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Smart women, tough choices

All’s Well in Lenox, Going to St. Ives via Gloucester
By CAROLYN CLAY  |  July 22, 2008

GOING TO ST. IVES: Lee Blessing’s canvas may be small, but his concerns are global.

Welcome back to the director’s chair, Tina Packer. The Lenox-based Shakespeare & Company’s artistic director, who’s spent the past few summers on the thespian side of the footlights, returns to playing boss lady with a vigorous, ultimately magical All’s Well That Ends Well (in repertory through August 31) that, if it doesn’t solve all the problems of the Bard’s “problem play,” at least hides them under musical bridges. Realizing that one of the play’s settings, Roussillon in the south of France, is where the troubadour movement of the Middle Ages was born, Packer turns the Countess of Rossillion’s cynical clown, Lavache, into the play’s “resident troubadour” — albeit one whose bluesy growl suggests Tom Waits or Leonard Cohen more than a mediæval minstrel. In the aging-rock-star persona of Nigel Gore, he fronts the 20 musical numbers, some drawn from Shakespeare’s texts, that are the glue connecting the play’s comedy, tragedy, fairy tale, and masochistic romance

So what are All’s Well’s bugaboos? For starters, its fanatically determined heroine, Helena, is in love with a jerk. The low-born lass, daughter of a famous physician but brought up in the Countess’s court, has set her cap at the Countess’s callow, snobbish son, Bertram, who’s described by critic Harold Bloom as “a spoiled brat” and “authentically noxious.” The excuse for Bertram — for those who care to make one — is that his insensitivities are those of youth and that he’s ultimately transformed. (Never mind that, moments before the happy ending, he’s been lying his head off.) Packer casts not a Zac Efron but 40-year-old — albeit handsome and dashing — Jason Asprey in the role. But she does begin the play with a prescient bit of horseplay in which childhood chums Helena and Bertram engage in some mock fencing — until by accident he wounds her, leaving a red blot on her white camisole and a bewildered look on her face.

Neither, for all the jumping-up-and-down charm of Kristin Villanueva, is the monomaniacal Helena a flawless heroine. The character’s an Elizabethan case study for Smart Women, Foolish Choices, stubbornly affixing her affections to the shallow Bertram — though, to her credit, she realizes the match is not likely: “ ’Twere all one/That I should love a bright particular star/And think to wed it, he is so above me.” Then, when she cures the King of France of a “fistula” and claims Bertram as her prize, only to be brutally rejected, she turns so crafty you’d think she’d taken manipulation lessons from Measure for Measure’s “duke of dark corners” — even resorting to the Boccaccio-borrowed “bed trick,” a sexual bait-and-switch that figures in both plays.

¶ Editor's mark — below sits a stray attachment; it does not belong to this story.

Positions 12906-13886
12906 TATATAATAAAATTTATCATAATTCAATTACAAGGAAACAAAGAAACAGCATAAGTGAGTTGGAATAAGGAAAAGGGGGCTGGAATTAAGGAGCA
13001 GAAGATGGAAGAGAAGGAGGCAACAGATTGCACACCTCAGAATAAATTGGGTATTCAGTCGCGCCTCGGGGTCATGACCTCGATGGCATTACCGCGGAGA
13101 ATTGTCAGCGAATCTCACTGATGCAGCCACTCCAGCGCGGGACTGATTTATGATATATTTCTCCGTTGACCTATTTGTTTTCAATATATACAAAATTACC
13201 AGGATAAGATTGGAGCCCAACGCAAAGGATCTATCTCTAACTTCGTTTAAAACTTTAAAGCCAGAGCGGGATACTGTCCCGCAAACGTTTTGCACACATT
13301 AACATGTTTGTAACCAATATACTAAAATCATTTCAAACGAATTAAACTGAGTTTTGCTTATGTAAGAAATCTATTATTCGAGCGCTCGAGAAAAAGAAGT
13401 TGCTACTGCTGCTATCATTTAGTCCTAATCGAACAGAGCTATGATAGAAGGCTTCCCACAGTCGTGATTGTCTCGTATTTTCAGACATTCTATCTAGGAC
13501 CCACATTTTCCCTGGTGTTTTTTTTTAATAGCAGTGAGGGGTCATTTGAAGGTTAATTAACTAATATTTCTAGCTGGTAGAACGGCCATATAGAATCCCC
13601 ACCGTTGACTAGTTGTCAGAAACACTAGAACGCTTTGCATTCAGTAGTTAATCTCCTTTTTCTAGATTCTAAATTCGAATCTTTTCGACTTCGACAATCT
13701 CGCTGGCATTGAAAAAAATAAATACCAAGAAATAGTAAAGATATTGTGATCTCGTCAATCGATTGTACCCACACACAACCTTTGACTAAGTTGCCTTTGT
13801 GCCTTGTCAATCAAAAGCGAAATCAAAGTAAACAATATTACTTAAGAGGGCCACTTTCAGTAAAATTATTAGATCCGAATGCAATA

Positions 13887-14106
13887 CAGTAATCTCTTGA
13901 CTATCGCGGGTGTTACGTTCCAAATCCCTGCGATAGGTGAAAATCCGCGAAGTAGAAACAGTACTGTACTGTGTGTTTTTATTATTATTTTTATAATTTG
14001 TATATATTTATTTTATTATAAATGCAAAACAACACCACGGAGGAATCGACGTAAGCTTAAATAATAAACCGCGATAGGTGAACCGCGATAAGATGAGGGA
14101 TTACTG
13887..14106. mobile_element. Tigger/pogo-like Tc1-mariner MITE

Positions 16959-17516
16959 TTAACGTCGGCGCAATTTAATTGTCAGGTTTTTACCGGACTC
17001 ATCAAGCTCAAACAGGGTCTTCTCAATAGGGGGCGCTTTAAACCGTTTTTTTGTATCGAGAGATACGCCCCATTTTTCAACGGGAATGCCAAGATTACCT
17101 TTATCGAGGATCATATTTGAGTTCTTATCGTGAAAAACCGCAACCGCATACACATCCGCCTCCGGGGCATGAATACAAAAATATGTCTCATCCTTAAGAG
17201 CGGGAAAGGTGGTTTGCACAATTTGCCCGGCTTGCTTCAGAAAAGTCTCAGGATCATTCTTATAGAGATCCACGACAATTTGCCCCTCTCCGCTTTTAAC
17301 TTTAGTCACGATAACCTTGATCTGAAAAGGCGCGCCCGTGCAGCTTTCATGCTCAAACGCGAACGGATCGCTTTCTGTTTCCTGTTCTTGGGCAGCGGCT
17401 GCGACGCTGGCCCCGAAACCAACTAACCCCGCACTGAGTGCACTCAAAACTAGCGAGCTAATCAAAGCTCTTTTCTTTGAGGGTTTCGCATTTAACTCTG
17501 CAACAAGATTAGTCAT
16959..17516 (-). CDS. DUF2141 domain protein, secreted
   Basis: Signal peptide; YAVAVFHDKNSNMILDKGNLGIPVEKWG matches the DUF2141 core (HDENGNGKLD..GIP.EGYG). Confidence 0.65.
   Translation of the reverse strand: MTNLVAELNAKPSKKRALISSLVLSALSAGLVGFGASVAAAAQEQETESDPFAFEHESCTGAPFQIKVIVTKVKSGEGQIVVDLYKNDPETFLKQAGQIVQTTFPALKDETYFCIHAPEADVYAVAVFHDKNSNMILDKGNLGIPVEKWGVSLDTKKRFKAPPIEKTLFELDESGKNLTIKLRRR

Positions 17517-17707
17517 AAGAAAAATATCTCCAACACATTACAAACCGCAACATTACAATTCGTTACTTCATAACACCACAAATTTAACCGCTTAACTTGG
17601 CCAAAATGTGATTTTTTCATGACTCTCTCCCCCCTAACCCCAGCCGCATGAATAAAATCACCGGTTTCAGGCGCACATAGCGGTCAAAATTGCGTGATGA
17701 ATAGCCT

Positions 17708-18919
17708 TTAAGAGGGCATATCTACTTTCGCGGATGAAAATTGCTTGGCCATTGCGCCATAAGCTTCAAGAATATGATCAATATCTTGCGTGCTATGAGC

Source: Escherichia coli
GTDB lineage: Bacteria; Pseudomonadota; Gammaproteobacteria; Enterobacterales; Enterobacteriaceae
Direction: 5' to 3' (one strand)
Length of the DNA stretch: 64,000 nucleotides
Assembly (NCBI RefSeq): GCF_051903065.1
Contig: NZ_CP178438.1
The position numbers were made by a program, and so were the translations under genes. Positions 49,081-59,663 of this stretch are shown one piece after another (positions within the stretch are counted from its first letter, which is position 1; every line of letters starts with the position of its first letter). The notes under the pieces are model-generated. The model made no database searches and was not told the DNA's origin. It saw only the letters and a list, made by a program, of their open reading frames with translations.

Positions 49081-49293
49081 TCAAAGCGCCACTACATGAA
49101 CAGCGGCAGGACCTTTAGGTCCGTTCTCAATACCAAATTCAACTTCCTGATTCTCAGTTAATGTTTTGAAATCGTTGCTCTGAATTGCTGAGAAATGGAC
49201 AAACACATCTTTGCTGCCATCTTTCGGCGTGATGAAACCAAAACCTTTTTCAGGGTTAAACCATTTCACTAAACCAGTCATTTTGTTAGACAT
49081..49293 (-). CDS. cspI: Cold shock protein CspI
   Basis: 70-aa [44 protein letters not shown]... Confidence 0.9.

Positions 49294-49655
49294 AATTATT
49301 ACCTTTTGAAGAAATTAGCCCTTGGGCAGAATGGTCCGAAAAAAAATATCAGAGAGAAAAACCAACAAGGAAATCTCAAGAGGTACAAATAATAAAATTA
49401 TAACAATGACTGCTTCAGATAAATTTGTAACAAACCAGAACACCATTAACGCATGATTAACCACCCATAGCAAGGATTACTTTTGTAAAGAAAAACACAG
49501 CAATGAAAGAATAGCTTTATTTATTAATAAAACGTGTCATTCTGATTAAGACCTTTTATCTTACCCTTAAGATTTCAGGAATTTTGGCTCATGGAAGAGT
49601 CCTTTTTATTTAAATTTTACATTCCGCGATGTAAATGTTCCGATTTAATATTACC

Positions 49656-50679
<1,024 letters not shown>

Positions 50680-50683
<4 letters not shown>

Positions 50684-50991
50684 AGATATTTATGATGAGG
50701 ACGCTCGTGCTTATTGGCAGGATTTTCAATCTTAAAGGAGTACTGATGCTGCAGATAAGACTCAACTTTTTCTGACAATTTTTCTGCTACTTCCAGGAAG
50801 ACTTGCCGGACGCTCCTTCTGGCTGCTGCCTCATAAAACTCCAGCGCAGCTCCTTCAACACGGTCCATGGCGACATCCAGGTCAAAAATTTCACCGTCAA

In Packer’s view, the play holds together for its first half and then shatters into a hastily assembled Shakespearean hodge-podge with echoes of several superior efforts. If so, she plays the borrowings for all they’re worth. Bertram has a hanger-on called Parolles — a preening, boastful captain whose cascading blond wig, thigh-high red waders, and flowing scarves here recall Malvolio’s yellow stockings and cross garters in Twelfth Night. As Parolles, Kevin O’Donnell nibbles the scenery with many a foppish fillip. But when the character gets his comeuppance, his cowardice cruelly unmasked, Packer and O’Donnell home in on both the hilarity and the sadness of the humiliation. “Simply the thing I am/Shall make me live,” he says, recalling Lear’s observations regarding Poor Tom.

And Packer mines the wonder of the yet-to-be-written The Winter’s Tale for the restoration of Helena, who, without a co-conspirator, brings herself back from the dead to forgive a flawed spouse. Despite my mistrust of Bertram’s about-face, the scene, played against a guitar-backed ballad of redemption, brought tears to my eyes. Packer does not do things by halves, and at this moment neither does Asprey, who dissolves into a childlike display of raw emotion that may, paradoxically, signal maturity.

“The web of our life,” comments a character in the play, “is of a mingled yarn, good and ill together.” You might say the same of the play. Yet in Packer’s production, the mingled yarns are knit, both by resident composer Bill Barclay’s rock music, which runs from tough to sweet, and by the director’s characteristic embrace of her main man, even when he’s not in top form.

If Lee Blessing were to paint Guernica, it might be on a napkin. The playwright’s canvases are small but his concerns are global — as his best-known work attests, the 1988 Tony-nominated A Walk in the Woods, in which a pair of US/Soviet arms negotiators take time away from the table for the cordial perambulation of the title. In the 1996 Going to St. Ives, which was presented Off Broadway in 2005 and is now being given a compelling read at Gloucester Stage (through August 3), the two characters from disparate walks of life are women. It’s as if Blessing had provided A Walk in the Woods with the equivalent of Neil Simon’s female Odd Couple, except that the concerns are weightier than who’s sloppy and who’s not.

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  Topics: Theater , Tina Packer , William Shakespeare , Theater ,  More more >
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 See all articles by: CAROLYN CLAY

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